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VÚB ups capital, cuts risky assets

The biggest bank in Slovakia with total assets valued at 163.33 billion Sk ($5.4 billion), Všeobecná Úverová Banka (VÚB) is the gorilla in the country's banking sector. The Slovak Spectator's editor-in-chief Richard Lewis asked VÚB's president and chairman of its board of directors, Ján Gabriel, about the bank's results last year, its prospects, and developments affecting the financial sphere. Excerpts from the February 21 interview are below:



The biggest bank in Slovakia with total assets valued at 163.33 billion Sk ($5.4 billion), Všeobecná Úverová Banka (VÚB) is the gorilla in the country's banking sector. The Slovak Spectator's editor-in-chief Richard Lewis asked VÚB's president and chairman of its board of directors, Ján Gabriel, about the bank's results last year, its prospects, and developments affecting the financial sphere. Excerpts from the February 21 interview are below:


The Slovak Spectator (TSS): Tell us how 1996 went.

Gabriel: "According to our specialists, last year was basically a success for our bank. To be as successful as last year will be difficult."


TSS: Can you define that success?

Gabriel: "Yes. Our most important success was managing the restructuring process. The last two years have been remarkably successful for our bank. In 1995, we stabilized our risk assets. In 1996, we started to steadily decrease our liabilities. And in 1997, we are continuing to decrease our risk assets."


TSS: Tell us more about VÚB's decreasing its risk assets.

Gabriel: "In that respect, we are following the NBS's [National Bank of Slovakia's] decision to restructure banks. The NBS is insisting on banks' using all resources to cover their risk assets. We have lowered our risk assets by 11 billion Sk in the last two years. So our risk assets [as shown by the auditors] come to 5 billion Sk which we lack to cover with assets. But this should be overcome in one year. For us, we want to improve our profits at all levels. That means that shareholders should take part in restructuring our bank. They won't get a yield [because] all of our resources will be used to increase our bank's basic capital."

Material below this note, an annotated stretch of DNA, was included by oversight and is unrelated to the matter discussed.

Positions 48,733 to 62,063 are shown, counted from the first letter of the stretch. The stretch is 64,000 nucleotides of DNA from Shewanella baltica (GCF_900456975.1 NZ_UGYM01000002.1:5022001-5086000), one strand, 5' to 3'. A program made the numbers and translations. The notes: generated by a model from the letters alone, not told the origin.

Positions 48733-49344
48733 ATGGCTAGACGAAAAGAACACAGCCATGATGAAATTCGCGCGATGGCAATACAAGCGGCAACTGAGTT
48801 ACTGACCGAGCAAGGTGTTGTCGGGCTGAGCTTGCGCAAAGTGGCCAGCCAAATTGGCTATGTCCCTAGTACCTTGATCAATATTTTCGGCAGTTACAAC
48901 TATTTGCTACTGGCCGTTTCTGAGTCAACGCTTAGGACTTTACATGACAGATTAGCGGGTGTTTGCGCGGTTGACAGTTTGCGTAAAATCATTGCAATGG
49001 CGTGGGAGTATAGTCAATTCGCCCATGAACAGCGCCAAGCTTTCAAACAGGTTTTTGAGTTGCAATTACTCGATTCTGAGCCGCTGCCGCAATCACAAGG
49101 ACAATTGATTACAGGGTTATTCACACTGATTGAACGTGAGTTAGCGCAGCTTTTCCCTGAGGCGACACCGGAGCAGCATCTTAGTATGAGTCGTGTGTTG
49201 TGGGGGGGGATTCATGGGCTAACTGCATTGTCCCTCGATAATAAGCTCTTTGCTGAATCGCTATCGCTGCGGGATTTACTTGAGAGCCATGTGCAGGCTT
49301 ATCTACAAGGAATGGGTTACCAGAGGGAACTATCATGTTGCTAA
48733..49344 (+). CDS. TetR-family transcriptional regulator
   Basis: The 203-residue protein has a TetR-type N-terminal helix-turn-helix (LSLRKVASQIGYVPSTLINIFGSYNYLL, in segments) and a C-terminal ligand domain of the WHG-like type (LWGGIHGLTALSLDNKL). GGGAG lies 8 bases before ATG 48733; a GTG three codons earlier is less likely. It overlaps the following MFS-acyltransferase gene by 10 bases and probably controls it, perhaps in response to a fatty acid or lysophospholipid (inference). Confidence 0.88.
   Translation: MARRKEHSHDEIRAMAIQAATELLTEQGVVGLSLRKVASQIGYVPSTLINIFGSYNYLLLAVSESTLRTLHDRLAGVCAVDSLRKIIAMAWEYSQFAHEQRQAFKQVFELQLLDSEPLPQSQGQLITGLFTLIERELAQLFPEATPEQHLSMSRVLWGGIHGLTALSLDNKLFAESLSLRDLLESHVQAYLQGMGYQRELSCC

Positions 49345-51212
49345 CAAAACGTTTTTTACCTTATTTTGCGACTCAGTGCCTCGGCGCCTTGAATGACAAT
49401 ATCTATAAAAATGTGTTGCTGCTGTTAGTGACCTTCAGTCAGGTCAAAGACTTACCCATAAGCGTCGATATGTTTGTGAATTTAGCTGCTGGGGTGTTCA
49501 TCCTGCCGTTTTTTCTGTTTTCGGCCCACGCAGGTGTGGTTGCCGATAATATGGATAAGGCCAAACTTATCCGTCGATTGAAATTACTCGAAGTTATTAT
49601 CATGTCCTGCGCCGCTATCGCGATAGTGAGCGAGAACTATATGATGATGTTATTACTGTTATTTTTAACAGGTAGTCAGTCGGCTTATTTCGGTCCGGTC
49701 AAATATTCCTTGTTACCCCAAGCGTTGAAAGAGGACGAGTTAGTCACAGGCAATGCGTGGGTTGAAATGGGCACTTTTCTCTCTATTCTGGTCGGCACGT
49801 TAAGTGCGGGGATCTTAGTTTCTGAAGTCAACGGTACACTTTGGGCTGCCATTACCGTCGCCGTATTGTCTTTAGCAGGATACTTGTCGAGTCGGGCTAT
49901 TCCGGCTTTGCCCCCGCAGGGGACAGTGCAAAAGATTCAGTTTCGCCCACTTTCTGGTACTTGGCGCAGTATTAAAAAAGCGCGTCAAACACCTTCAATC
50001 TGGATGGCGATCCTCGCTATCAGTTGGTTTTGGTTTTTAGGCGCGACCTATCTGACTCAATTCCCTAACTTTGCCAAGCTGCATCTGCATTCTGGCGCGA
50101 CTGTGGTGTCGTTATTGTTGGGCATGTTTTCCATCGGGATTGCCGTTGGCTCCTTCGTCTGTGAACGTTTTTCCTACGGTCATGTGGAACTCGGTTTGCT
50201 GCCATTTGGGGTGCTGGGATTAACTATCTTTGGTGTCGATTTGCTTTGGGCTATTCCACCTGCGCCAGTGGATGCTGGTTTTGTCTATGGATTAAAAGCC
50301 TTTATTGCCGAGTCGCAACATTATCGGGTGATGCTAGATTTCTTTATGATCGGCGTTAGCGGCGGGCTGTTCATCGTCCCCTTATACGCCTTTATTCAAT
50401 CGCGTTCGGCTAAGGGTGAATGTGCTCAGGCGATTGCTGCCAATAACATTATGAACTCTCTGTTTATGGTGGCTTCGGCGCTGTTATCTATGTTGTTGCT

TSS: What are some of VÚB's other accomplishments?

Gabriel: "In the last two years we have succeeded in reaching reasonable capital adequacy. In 1996, we approached 8 percent capital adequacy, and we expect that we will reach the 8 percent mark sometime this year." "As for the bank itself, our biggest success was finishing our outlets. Before the split of the bank, the Czechoslovak state bank was split into the Czech Komerční Banka and the Slovak VÚB, we had 8,000 employees and 250 outlets. Now, though, we have 40 outlets and 3,000 employees."


TSS: How will the bank increase its basic capital?

Gabriel: "It's a little complicated because of our shareholders' structure. If some shares were privatized, we could request to increase it."


TSS: Speaking of privatization, how does parliament's vote to extend the privatization of your bank and three other financial institutions with shares owned by the state affect your bank?

Gabriel: "The question to privatize or not to privatize is not VÚB's basic problem. The question of today or later is not decisive. What is decisive is the restructuring of the capital portfolio and the CAR [capital adequacy ratio]. Assuming this problem is dealt with, defining the parameters in privatization can be finished anytime."


TSS: But parliament's vote must have some effect.

Gabriel: "The question is for the new law not to stop the banks' activities. Our activity didn't stop though we were included in the Golden Share. [where parliament voted that the state must have a say in decisions of strategic enterprises] This was a reality we had to deal with. It had no positive or negative effect on us."


TSS: Are you interested in outside minority ownership in VÚB?

Gabriel: "Thirty percent of our bank is already owned by owners in the Czech Republic (see graph). We are living with foreign capital all the time, and we suppose foreign banks will take part in our privatization."


TSS: What about domestic industrial companies taking part in VÚB's privatization?

Gabriel: "That's normal. But let's say we increase our basic capital by 100 percent - can anyone come in? We don't mind industrial companies; 49 percent of our shares are on the market. If industrial companies want to join, they can buy the shares."


TSS: Would you be interested in a one-time tax write-off for bad loans?

Gabriel: "I don't think the state should be interested in solving this in such a radical way. Banks should be able to solve this problem themselves. It won't happen in a day, but it could occur in about three years."


VÚB At A Glance

Yr. Est: 1990
Total assets: 163 bill. Sk (as of 6/30/96)
Before-tax profit: 1.89 bill. Sk (as of 6/30/96)
# of accounts: 1.5 million (as of 6/30/95)
Major shareholders (2/28/96): Svk. and Czech FNM - 50.79%; PSIPS - 7.56%; Slávia Capital - 4.85%; VÚB Kupón - 4.77%


JÁN GABRIEL

Age: 41 years
Born: Oct. 2, 1955
Home:Trnava
Married: Wife is a lawyer
Children: Daughter, 12
Education: Economics Univ., 1978
When joined VÚB: 1978
When became chairman: May, 1995
Other positions: Chmn. Association of Banks and Insurance; VP Svk. Association of Employers; Member Supervisory Board of Slovak Chamber of Commerce; Chmn Spartak Trnava Football Club

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